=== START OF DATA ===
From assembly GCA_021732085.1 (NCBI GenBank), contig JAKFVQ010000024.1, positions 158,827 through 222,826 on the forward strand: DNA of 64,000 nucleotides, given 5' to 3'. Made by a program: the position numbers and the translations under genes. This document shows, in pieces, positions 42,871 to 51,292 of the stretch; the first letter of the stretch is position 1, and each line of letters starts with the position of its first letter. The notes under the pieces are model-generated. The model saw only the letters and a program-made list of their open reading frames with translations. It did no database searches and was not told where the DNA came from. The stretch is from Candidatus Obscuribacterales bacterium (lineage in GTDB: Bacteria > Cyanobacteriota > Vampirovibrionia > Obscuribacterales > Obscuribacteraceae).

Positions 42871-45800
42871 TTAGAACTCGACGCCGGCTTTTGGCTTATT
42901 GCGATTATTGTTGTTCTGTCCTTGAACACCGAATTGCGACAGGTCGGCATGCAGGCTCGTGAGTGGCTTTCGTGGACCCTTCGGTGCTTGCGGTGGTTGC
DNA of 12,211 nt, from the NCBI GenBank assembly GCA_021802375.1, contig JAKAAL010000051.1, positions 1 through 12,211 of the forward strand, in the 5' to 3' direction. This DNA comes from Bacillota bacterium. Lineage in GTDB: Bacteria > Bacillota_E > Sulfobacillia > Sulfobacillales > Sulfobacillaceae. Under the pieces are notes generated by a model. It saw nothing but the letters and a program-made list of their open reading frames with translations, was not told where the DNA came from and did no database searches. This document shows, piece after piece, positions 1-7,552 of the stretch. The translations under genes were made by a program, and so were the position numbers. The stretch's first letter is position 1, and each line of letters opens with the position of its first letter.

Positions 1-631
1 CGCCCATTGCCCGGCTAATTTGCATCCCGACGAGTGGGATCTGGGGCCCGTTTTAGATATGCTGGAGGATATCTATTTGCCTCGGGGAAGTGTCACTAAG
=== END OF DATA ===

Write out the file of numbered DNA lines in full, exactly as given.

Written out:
From assembly GCA_021732085.1 (NCBI GenBank), contig JAKFVQ010000024.1, positions 158,827 through 222,826 on the forward strand: DNA of 64,000 nucleotides, given 5' to 3'. Made by a program: the position numbers and the translations under genes. This document shows, in pieces, positions 42,871 to 51,292 of the stretch; the first letter of the stretch is position 1, and each line of letters starts with the position of its first letter. The notes under the pieces are model-generated. The model saw only the letters and a program-made list of their open reading frames with translations. It did no database searches and was not told where the DNA came from. The stretch is from Candidatus Obscuribacterales bacterium (lineage in GTDB: Bacteria > Cyanobacteriota > Vampirovibrionia > Obscuribacterales > Obscuribacteraceae).

Positions 42871-45800
42871 TTAGAACTCGACGCCGGCTTTTGGCTTATT
42901 GCGATTATTGTTGTTCTGTCCTTGAACACCGAATTGCGACAGGTCGGCATGCAGGCTCGTGAGTGGCTTTCGTGGACCCTTCGGTGCTTGCGGTGGTTGC
DNA of 12,211 nt, from the NCBI GenBank assembly GCA_021802375.1, contig JAKAAL010000051.1, positions 1 through 12,211 of the forward strand, in the 5' to 3' direction. This DNA comes from Bacillota bacterium. Lineage in GTDB: Bacteria > Bacillota_E > Sulfobacillia > Sulfobacillales > Sulfobacillaceae. Under the pieces are notes generated by a model. It saw nothing but the letters and a program-made list of their open reading frames with translations, was not told where the DNA came from and did no database searches. This document shows, piece after piece, positions 1-7,552 of the stretch. The translations under genes were made by a program, and so were the position numbers. The stretch's first letter is position 1, and each line of letters opens with the position of its first letter.

Positions 1-631
1 CGCCCATTGCCCGGCTAATTTGCATCCCGACGAGTGGGATCTGGGGCCCGTTTTAGATATGCTGGAGGATATCTATTTGCCTCGGGGAAGTGTCACTAAG